The following is an example of the amount of moisture content of saturated air.
1000 Cu, ft. of saturated compressed air at 100 psi and 120° F. contains 10.9 fluid ounces of water in the form of water vapor. This same quantity of air when cooled to 60° F. at 100 psi contains 1.58 fluid ounces of water vapor. The difference between the two figures, or 9.32 fluid ounces, is released from the air in the form of liquid water and must be removed from the system with a suitable filter to prevent its passage into air tools, bearings, cylinders or other pneumatically serviced devices. The quantity of water which must be removed from the compressed air system is directly proportional to the amount of compressed air passing through the system. Therefore, in a system supplying 500 cfm, the quantity of liquid water to be removed would be 500/1000 x 9.32 or 4.66 fluid ounces per minute. If the system handled 500 cfh, the quantity of moisture to be removed would be 4.66 fluid ounces per hour.

Lack of proper air pressure and volume can also affect the machines. Many customers over the years have had misconceptions of what the actual air pressure and air flow (measured in scfm) are required in printed circuit board, CNC machining, manufacturing, and fabrication production facilities. Instead of viewing the pressure at the machines, customers are making the mistake of only monitoring the pressure at the compressor itself. There are significant line losses to contend with. Depending on the pipe diameter, it is not unusual to see a change of 5 to 10% air pressure reduction per 100 feet of straight pipe. Add to that, 90 degree and 45 degree elbows, valves, filters, and air dryers, the loss of pressure and flow volume can be even more pronounced. Additionally, the maximum amount of flow through any pipe size is topped out at a certain pressure. This means that a pipe that is too small can only handle a certain amount of flow volume. If you have three machines in your drill room that use 30 SCFM each, and only have a 3/4 inch air line from the compressor to the drill room supplying 100 lbs pressure, the maximum flow volume is only 80 SCFM through the pipe. Add to this the loss of 5 to 10% from the pipe and fittings and you can quickly see that you will not have the volume and pressure to maintain the operation of your equipment. Refer to chart below. Click to expand and open in new window.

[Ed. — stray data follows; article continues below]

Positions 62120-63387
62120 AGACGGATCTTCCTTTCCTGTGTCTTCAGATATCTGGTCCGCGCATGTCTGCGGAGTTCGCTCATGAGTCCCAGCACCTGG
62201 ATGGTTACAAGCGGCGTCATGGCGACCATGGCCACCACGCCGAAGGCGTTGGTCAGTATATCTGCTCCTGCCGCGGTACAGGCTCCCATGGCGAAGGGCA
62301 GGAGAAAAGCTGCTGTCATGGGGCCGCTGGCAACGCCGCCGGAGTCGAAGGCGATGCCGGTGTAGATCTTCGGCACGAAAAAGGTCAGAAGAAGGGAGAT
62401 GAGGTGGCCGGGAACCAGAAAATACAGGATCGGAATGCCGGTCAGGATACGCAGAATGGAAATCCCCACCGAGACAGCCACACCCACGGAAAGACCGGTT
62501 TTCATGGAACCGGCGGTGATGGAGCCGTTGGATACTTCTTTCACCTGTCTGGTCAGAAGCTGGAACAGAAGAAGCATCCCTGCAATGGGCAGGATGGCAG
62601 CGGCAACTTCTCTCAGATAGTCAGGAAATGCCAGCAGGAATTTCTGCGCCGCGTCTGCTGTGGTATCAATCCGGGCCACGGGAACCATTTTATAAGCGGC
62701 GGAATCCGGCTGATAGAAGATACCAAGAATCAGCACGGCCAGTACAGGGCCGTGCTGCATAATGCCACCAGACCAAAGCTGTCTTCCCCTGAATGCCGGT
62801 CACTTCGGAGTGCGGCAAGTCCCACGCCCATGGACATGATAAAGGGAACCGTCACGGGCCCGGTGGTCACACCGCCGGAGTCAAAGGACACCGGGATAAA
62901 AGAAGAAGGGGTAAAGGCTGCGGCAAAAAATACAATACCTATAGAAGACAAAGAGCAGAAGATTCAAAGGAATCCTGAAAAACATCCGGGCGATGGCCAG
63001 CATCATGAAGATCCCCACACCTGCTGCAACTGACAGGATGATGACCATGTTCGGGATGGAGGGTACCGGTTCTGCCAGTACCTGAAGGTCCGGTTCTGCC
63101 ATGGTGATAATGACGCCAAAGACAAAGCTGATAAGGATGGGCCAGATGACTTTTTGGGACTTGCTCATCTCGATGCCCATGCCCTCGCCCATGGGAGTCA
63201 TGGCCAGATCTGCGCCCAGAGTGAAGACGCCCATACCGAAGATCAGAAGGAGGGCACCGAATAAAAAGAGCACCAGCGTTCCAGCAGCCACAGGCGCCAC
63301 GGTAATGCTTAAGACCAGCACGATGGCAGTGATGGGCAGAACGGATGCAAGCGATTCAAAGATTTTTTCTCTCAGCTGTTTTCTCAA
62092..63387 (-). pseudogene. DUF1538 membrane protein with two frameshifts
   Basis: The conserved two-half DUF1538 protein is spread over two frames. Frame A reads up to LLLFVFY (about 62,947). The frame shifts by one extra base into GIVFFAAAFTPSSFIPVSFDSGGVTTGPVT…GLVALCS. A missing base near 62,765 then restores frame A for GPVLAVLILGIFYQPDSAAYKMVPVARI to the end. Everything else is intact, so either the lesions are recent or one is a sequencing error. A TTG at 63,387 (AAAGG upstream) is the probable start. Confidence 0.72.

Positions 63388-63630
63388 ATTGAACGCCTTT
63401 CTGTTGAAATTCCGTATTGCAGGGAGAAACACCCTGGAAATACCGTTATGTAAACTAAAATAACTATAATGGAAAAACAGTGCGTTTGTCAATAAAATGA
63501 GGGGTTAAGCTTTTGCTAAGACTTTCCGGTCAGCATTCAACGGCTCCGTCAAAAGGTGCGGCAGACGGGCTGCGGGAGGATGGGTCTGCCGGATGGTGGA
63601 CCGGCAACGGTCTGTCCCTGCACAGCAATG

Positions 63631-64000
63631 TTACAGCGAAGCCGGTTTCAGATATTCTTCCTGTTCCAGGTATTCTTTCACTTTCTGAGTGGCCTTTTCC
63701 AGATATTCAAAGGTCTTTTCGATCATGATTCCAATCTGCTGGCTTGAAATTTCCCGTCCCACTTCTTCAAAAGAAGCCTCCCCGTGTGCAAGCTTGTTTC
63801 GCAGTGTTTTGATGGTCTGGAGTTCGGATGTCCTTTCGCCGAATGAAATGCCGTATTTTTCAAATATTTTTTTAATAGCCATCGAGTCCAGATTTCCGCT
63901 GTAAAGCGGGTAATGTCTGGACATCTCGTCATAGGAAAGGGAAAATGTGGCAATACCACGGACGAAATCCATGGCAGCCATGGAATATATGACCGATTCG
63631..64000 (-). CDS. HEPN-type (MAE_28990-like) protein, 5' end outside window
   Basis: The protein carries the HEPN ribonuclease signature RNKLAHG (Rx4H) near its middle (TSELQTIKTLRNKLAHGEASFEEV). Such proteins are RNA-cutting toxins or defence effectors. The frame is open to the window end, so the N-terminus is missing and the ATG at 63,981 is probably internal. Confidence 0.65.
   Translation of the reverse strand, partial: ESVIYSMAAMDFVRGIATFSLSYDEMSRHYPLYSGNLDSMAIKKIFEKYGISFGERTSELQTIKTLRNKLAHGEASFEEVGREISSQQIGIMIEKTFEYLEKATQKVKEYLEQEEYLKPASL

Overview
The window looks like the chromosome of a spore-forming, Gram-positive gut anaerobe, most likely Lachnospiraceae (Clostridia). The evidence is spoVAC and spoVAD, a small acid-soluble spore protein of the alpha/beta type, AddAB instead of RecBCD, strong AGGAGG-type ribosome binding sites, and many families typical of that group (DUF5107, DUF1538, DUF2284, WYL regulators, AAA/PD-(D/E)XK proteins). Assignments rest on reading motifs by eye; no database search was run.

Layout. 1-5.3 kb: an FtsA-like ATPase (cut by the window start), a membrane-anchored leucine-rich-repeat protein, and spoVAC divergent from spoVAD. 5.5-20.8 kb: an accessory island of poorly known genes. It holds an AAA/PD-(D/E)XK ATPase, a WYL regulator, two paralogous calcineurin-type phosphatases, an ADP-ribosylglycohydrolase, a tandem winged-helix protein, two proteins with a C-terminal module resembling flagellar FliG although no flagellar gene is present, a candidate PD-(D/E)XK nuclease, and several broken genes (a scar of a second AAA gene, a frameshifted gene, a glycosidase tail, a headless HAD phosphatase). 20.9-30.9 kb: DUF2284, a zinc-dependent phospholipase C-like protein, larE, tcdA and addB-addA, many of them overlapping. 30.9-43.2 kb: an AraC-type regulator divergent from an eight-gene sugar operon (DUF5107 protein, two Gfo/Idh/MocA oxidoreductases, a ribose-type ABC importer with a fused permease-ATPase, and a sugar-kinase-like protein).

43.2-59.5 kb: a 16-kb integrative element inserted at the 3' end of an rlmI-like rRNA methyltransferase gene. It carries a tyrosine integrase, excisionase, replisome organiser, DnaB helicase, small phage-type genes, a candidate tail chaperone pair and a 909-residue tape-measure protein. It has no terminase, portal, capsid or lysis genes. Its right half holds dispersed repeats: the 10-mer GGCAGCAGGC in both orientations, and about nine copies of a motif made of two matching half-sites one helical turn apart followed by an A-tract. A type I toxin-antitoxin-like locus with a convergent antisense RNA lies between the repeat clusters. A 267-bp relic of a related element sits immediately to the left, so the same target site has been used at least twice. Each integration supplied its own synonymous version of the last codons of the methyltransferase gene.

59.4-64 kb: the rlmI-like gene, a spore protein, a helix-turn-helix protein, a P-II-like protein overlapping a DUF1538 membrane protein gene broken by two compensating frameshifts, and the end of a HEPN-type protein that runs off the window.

Air Pressure Chart
With new equipment being able to drill smaller holes, at higher RPMs, with tighter tolerances, and using air bearing spindles, the quality and quantity of the air supply will be of paramount importance for keeping those machines running for a long time in the future. Protect your equipment investments and invest in a quality, dry, oil free, compressor system today.

If you need help with down machines, preventative maintenance programs, and equipment analysis give us a call today. We are available to travel anywhere in the world.

Contact Probe Industries today.